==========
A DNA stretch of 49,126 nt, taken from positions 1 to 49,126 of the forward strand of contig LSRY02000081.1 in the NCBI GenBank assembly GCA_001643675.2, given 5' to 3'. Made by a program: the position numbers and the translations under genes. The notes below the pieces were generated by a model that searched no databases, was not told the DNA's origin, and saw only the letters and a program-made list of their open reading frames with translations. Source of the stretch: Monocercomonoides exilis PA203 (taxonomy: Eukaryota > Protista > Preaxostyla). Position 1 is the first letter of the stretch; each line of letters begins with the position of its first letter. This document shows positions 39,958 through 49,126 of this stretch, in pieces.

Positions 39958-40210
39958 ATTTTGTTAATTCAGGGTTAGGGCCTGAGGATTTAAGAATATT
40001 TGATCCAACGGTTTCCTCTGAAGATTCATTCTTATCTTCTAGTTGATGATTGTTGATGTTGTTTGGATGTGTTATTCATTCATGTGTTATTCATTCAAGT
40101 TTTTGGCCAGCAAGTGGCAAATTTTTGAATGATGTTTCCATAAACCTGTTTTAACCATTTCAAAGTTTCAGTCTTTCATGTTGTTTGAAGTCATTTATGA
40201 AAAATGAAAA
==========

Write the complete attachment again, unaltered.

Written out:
A DNA stretch of 49,126 nt, taken from positions 1 to 49,126 of the forward strand of contig LSRY02000081.1 in the NCBI GenBank assembly GCA_001643675.2, given 5' to 3'. Made by a program: the position numbers and the translations under genes. The notes below the pieces were generated by a model that searched no databases, was not told the DNA's origin, and saw only the letters and a program-made list of their open reading frames with translations. Source of the stretch: Monocercomonoides exilis PA203 (taxonomy: Eukaryota > Protista > Preaxostyla). Position 1 is the first letter of the stretch; each line of letters begins with the position of its first letter. This document shows positions 39,958 through 49,126 of this stretch, in pieces.

Positions 39958-40210
39958 ATTTTGTTAATTCAGGGTTAGGGCCTGAGGATTTAAGAATATT
40001 TGATCCAACGGTTTCCTCTGAAGATTCATTCTTATCTTCTAGTTGATGATTGTTGATGTTGTTTGGATGTGTTATTCATTCATGTGTTATTCATTCAAGT
40101 TTTTGGCCAGCAAGTGGCAAATTTTTGAATGATGTTTCCATAAACCTGTTTTAACCATTTCAAAGTTTCAGTCTTTCATGTTGTTTGAAGTCATTTATGA
40201 AAAATGAAAA